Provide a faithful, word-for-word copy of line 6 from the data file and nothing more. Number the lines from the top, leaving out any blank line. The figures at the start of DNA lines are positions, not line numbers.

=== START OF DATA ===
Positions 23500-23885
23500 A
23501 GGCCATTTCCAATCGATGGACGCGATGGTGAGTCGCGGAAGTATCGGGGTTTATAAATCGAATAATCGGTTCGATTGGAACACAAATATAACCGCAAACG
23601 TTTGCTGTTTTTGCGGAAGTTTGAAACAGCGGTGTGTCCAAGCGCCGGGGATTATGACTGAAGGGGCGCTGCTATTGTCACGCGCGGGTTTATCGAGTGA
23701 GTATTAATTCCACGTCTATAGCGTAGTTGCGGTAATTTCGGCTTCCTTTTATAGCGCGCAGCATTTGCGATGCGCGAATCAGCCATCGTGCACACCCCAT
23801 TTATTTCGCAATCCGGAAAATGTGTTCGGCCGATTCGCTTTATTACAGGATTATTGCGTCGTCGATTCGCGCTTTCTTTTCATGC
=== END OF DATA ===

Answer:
23801 TTATTTCGCAATCCGGAAAATGTGTTCGGCCGATTCGCTTTATTACAGGATTATTGCGTCGTCGATTCGCGCTTTCTTTTCATGC